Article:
catraprez (catraprez) wrote in bike_shop,

Latest Project

For the last year or so a couple friends of mine have been trying to get me involved in vintage motocross. Of course not having a vintage-legal motocross bike has been my biggest deterrent. Well that and my experience racing motocross, back in 1990, was less than pleasurable after I crashed my brains out attempting to clear a double (jump).

All fears aside, vintage motocross is more inline with what motocross racing was like back in the 70s, due to the lack of suspension, and less about catching *sick* air. That still leaves the bike problem. Then, a couple weeks ago, my buddy Marc let me borrow one of his vintage MX bikes. The bike is an M-206 Bultaco Mk11 250 Pursang that he raced back in 2007. As you can see in the first pic below, Marc is kind of big to be on a 250 and he moved up to a 400 Maico for 2008.

Marc racing the Pursang at the 2007 Binghamton Vintage MX.

After a quick ride I reluctantly (yeah right, who am I kidding?) loaded the Pursang in my pickup and brought it home to give it a better look. Mechanically the motor has 5 hours on it after a complete rebuild (new piston, rings, con rod, bearings and seals). It also has a new Motoplat electronic ignition and a new Mikuni 36mm carburetor. Cosmetically it needs quite a bit of work to be a *museum* piece. While that's not my intention, I do like my bikes to look as good as they run.

Whats this, another Bultaco?

Even though no money has exchanged hands, once I got it home I started going through it. A WOT plug reading indicated the Pursang was running lean on the main jet. So I took the carburetor apart and got all the numbers off the jets. While I was down there I pulled the K&N air filter, cleaned and re-oiled it. Then I re-plumbed the fuel lines running from the tank to the carburetor and replaced the single automotive-style fuel filter with two motorcycle fuel filters. The fuel tank straddles the backbone of the frame and, unlike my Sherpa-T tank, does not have a balance hose between the two sides. There are two fuel lines coming from the tank to the carburetor. In the process of re-plumbing the fuel lines I discovered the right-side petcock was leaking due to a bad seal. Luckily I had a spare petcock that I put on. The sparkplug was one step hotter (NGK B7ES), so I installed a B8ES plug. Then I called Tim Weaver at Bultaco Motorcycles (formerly Hugh's Bultaco) and got their jetting specs for this application. The advice was free, but rather than being a moocher I went ahead and ordered the jets from Bultaco. The silencer has probably never been re-packed so I need to figure out how to take it apart or mount up a universal (re-packable) silencer. Finally I replaced the el-cheapo kill button with a better one I had on hand and re-wired it. Now I need to mix up a fresh batch of premix and take it out for some WOT plug readings.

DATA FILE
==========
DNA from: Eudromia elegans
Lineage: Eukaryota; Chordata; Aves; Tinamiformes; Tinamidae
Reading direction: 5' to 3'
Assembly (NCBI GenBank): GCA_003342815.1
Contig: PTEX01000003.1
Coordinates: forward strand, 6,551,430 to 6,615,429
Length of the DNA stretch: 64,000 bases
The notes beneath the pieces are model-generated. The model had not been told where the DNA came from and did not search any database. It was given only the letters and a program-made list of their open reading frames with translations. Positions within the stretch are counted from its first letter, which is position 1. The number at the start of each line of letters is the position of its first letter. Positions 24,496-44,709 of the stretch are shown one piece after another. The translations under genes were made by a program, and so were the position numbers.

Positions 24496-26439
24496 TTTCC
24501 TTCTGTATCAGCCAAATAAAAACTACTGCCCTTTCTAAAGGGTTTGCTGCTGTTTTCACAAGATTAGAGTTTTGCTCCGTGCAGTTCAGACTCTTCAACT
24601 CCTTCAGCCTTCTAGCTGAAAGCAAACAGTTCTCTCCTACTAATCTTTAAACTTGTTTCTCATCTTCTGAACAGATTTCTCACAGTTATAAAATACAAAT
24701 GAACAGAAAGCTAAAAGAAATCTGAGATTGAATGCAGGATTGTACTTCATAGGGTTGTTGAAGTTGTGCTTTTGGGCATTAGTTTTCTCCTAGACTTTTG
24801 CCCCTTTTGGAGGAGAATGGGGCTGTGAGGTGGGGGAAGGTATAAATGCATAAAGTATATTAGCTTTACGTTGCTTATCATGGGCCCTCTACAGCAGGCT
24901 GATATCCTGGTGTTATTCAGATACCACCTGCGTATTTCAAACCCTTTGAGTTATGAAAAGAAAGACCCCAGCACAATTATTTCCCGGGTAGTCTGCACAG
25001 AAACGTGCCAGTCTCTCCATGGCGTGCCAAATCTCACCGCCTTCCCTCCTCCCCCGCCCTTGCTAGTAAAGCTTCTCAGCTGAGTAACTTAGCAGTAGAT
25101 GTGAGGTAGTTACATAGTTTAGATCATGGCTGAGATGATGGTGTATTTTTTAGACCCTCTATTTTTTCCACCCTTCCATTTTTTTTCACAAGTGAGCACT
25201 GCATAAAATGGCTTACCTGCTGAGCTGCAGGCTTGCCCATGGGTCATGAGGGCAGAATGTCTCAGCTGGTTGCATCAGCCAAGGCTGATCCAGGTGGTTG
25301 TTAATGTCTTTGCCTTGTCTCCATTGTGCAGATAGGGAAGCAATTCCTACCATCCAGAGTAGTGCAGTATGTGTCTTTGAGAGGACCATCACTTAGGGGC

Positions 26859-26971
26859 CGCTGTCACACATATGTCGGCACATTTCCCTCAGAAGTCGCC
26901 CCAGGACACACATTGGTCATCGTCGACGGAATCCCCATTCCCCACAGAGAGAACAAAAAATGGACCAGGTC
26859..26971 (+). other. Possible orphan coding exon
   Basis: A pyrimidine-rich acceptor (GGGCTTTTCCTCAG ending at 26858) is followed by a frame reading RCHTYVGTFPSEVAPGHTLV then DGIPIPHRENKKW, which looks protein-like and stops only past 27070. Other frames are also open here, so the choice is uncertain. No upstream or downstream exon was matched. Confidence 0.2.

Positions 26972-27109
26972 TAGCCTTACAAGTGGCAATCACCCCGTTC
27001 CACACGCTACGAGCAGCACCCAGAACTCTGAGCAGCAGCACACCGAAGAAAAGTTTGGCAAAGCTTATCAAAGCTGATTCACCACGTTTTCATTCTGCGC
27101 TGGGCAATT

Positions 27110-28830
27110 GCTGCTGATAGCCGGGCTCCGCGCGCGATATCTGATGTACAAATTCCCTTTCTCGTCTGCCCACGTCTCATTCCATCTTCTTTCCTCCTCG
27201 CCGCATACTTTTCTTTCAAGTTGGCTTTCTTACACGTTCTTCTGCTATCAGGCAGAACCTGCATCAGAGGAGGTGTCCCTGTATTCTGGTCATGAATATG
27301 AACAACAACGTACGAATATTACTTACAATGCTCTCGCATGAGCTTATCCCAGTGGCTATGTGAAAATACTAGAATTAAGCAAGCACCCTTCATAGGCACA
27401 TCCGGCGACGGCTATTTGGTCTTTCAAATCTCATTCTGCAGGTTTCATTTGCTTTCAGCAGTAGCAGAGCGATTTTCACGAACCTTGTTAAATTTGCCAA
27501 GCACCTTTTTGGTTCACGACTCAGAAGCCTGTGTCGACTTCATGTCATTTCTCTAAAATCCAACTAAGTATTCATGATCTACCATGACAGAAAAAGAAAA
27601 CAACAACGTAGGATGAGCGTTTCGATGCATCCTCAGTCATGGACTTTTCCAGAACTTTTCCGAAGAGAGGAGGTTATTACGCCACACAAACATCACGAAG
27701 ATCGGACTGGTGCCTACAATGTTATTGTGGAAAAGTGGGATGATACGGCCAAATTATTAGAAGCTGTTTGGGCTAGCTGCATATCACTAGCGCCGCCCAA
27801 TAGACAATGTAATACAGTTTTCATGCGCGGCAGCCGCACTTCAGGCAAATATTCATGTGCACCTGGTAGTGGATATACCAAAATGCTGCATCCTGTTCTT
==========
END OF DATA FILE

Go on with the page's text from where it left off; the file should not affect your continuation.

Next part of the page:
What a pristine M-206 Pursang should look like.

As far as the cosmetic stuff goes I can put up with the frame being powdercoated the wrong shade of blue. At some point the plastic aftermarket side panels were hacked apart. Replacements are $50/side, so I'll be hitting up e(vil)-bay for some used ones. The fiberglass fuel tank has been sealed so it doesn't leak or bleed through, but it needs new paint, badges and decals. Mostly the bike just needs a good thorough cleaning, but before that I'll probably go through the suspension first. Over the years I've discovered it doesn't matter how much power your bike makes or how nice it looks if it rides like crap. The best modification you can do to any bike is tuning the suspension to your taste.
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Resistance is futile...

I'm still going to stay away from MX still. I'm even more claustrophobic around a swarm of bikes than I was back in the early 80's. When I get back into dirt racing it will be strictly enduro/hare scrambles.
Better scratch hare scrambles off that list if you want to avoid swarms of bikes. It's not like it was back in the 80's.

Not a lot of bar-banging goes on in vintage mx. It's mostly older guys who have to go to work Monday and don't want to destroy a bike they just spent three years of their life restoring.
Don't forget to sew a patch of nomex on your inside left pant leg! That pipe's just a little too close for comfort...
the exhaust temperature is much cooler.
More like vintage desert racing. A lot of those pictures were taken long before Edison Dye brought motocross to the U.S.

It is an exceptionally nice collection of photos from a bygone era in off-road motorcycling. You'd probably get arrested for riding most of those places now.

My uncle rode the Greenhorn Enduro (and maybe some of the others, but all I have is a finisher pin of his from the Greenhorn) when he lived in So-Cal in the late-60s/early-70s.